Deb, Andrew and I got an early start since we had no idea what this catchment had in store for us. All we knew of Gibbon Meadows is that Andy and his crew had to stop surveying when they hit a large, confusing wet meadow filled with beaver dams. Needless to say, we were concerned–me especially since I despise wet meadows with the fiercest of all hatreds. Not to mention that there was an entire page of handwritten directions on the easiest way to get into the site. That never bodes well. Last year, Janine and Scot surveyed it for the first or second time instead of Grebe Lake because of the nesting swans. Normally, this and a few other sites are backups in case crews can’t survey one of the regulars for some reason. By the end of the day, we had decided that this site would remain a backup or be turned into a multi-day backpacking trip–but I’m getting ahead of myself.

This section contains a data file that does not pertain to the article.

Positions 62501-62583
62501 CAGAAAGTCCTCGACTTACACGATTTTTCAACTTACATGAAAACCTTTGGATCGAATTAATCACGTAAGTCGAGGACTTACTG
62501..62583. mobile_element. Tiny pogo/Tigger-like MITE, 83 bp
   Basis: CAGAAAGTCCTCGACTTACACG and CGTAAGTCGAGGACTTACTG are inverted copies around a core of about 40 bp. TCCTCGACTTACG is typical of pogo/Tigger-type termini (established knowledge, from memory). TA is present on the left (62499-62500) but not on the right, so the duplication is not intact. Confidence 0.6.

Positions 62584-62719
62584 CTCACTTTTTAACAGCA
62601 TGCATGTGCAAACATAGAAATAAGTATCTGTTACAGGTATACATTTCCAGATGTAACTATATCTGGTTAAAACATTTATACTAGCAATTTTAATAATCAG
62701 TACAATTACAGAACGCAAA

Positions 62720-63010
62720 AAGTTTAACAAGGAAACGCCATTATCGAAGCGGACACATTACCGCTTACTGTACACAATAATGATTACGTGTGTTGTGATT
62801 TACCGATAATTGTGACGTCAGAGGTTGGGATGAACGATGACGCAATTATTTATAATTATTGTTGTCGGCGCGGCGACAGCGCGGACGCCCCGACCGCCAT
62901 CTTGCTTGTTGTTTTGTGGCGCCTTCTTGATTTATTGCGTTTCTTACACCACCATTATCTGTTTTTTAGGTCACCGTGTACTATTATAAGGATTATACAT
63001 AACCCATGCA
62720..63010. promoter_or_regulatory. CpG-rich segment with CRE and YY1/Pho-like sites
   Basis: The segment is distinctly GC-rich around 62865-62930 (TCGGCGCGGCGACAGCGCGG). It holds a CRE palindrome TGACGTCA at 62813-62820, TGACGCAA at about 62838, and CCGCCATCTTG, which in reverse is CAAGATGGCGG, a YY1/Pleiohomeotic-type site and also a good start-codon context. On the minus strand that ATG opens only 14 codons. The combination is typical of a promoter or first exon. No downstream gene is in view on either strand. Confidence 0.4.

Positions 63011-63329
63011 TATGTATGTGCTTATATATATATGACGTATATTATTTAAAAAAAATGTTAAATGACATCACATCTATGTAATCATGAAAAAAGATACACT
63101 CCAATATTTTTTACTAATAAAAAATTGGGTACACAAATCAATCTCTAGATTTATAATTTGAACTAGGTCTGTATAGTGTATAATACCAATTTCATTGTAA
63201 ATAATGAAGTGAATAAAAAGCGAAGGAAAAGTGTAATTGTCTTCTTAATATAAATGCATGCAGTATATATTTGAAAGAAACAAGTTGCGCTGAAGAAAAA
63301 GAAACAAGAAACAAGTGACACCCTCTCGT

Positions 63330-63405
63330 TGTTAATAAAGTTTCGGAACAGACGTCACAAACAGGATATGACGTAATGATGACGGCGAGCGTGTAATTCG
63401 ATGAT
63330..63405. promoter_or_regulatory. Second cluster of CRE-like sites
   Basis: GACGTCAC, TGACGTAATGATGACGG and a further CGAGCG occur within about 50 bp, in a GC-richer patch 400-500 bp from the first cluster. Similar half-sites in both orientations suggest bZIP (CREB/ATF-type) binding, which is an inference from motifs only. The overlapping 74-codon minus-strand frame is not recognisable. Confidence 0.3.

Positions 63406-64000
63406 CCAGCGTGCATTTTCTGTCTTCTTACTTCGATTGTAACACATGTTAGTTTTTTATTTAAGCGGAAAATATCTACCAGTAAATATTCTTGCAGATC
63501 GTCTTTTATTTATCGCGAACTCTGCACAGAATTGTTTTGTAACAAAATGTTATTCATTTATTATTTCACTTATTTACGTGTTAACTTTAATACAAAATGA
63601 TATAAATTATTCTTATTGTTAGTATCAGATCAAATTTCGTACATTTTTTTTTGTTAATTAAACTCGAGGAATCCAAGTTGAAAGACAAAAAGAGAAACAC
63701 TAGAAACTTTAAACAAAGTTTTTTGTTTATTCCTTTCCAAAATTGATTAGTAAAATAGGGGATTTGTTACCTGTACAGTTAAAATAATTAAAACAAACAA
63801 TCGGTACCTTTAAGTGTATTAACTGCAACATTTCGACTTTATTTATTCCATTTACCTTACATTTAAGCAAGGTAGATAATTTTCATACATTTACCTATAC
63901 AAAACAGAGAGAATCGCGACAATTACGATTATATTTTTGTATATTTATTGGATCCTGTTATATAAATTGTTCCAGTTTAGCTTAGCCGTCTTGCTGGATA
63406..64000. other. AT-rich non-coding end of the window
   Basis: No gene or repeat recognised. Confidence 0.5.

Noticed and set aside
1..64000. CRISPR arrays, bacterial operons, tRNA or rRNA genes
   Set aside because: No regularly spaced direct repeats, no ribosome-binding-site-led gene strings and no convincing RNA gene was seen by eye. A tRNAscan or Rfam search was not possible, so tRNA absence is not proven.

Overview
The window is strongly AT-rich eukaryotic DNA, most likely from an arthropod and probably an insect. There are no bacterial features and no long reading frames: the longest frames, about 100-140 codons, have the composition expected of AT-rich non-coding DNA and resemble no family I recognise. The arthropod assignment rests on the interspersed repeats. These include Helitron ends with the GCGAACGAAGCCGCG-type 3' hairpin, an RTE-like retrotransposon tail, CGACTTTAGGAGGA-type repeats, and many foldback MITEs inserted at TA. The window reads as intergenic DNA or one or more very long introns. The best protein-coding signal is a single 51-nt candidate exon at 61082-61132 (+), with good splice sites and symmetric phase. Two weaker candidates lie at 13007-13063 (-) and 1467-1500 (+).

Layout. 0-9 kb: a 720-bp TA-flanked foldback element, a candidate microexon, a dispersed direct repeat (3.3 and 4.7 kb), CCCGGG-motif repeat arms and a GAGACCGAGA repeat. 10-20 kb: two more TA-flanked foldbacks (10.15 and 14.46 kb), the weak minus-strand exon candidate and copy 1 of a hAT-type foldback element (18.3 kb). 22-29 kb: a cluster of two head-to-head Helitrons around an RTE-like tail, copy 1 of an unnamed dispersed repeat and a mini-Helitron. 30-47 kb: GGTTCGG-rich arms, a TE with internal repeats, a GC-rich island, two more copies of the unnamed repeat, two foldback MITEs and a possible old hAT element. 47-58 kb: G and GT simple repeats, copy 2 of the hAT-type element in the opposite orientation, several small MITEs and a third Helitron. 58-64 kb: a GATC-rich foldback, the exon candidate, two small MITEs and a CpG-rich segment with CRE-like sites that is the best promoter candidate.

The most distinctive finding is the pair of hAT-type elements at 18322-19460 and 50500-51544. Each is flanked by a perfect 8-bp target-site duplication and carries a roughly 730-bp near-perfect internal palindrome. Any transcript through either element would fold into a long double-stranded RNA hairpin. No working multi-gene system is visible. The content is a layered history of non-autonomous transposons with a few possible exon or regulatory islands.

First of all, I will preface all of the bad by saying that this catchment is absolutely beautiful. The terrain is breathtaking which made the entire event much easier and kept me in good spirits. However, right from the parking lot we had a tough time. The first thing we had to do was ford a river and that meant either doing a perilous circus act by crossing over a skinny log that was high above the water or wading through the river that was nearly above my waders. We all chose the wading and my waders were minimally filled (Deb had to do it twice because she left her GPS in the car). Then it was a half-hour trek through some nice, flat terrain on an animal path. We, of course, encountered a nesting pair of sand hill cranes who amazingly enough did not eat my face off but certainly threatened to do so. One of them kindly escorted us into the forest…the forest of death (or so it felt). This was nearly two hours of hiking through very intense, rugged terrain. To say the least, it was exhausting and brutally hot. On several occasions I stopped for a drink and remarked on how beautiful it all was and Deb–sweet, always cheery Deb–acted astonished and completely disgusted by the place. You know things are bad when Deb isn’t digging it.